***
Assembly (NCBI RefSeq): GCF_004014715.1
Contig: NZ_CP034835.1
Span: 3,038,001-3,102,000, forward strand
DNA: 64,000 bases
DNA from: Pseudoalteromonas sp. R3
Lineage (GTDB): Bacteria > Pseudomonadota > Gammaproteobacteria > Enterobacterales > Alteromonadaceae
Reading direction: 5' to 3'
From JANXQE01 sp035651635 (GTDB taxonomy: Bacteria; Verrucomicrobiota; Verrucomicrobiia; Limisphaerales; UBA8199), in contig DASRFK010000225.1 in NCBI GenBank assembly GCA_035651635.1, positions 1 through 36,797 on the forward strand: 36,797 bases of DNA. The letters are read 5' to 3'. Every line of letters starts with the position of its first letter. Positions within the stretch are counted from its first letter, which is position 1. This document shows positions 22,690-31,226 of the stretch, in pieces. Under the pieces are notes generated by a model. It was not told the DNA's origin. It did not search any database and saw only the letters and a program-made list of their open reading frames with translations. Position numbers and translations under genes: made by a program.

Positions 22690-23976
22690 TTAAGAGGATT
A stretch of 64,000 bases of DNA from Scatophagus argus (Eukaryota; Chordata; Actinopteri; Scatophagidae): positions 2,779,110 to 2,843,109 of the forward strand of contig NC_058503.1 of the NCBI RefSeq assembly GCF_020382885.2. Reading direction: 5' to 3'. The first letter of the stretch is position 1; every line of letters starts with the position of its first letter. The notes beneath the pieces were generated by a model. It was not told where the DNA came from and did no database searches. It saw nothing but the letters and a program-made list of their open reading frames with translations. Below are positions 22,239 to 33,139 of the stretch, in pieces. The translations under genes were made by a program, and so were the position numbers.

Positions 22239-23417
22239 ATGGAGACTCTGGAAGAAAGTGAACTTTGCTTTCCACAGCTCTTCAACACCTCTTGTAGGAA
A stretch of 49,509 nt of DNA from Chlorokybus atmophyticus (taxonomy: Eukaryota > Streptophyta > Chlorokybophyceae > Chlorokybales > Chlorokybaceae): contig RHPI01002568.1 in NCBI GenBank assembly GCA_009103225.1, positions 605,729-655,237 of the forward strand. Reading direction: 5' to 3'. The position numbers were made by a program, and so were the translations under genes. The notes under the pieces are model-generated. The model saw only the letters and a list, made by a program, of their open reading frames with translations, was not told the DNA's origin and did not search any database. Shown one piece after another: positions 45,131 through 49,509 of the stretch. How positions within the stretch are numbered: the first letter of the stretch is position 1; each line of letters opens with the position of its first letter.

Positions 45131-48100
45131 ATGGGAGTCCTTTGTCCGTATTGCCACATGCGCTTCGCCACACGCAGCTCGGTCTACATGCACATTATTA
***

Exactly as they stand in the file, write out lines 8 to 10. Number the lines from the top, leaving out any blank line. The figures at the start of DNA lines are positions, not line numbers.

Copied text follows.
From JANXQE01 sp035651635 (GTDB taxonomy: Bacteria; Verrucomicrobiota; Verrucomicrobiia; Limisphaerales; UBA8199), in contig DASRFK010000225.1 in NCBI GenBank assembly GCA_035651635.1, positions 1 through 36,797 on the forward strand: 36,797 bases of DNA. The letters are read 5' to 3'. Every line of letters starts with the position of its first letter. Positions within the stretch are counted from its first letter, which is position 1. This document shows positions 22,690-31,226 of the stretch, in pieces. Under the pieces are notes generated by a model. It was not told the DNA's origin. It did not search any database and saw only the letters and a program-made list of their open reading frames with translations. Position numbers and translations under genes: made by a program.

Positions 22690-23976
22690 TTAAGAGGATT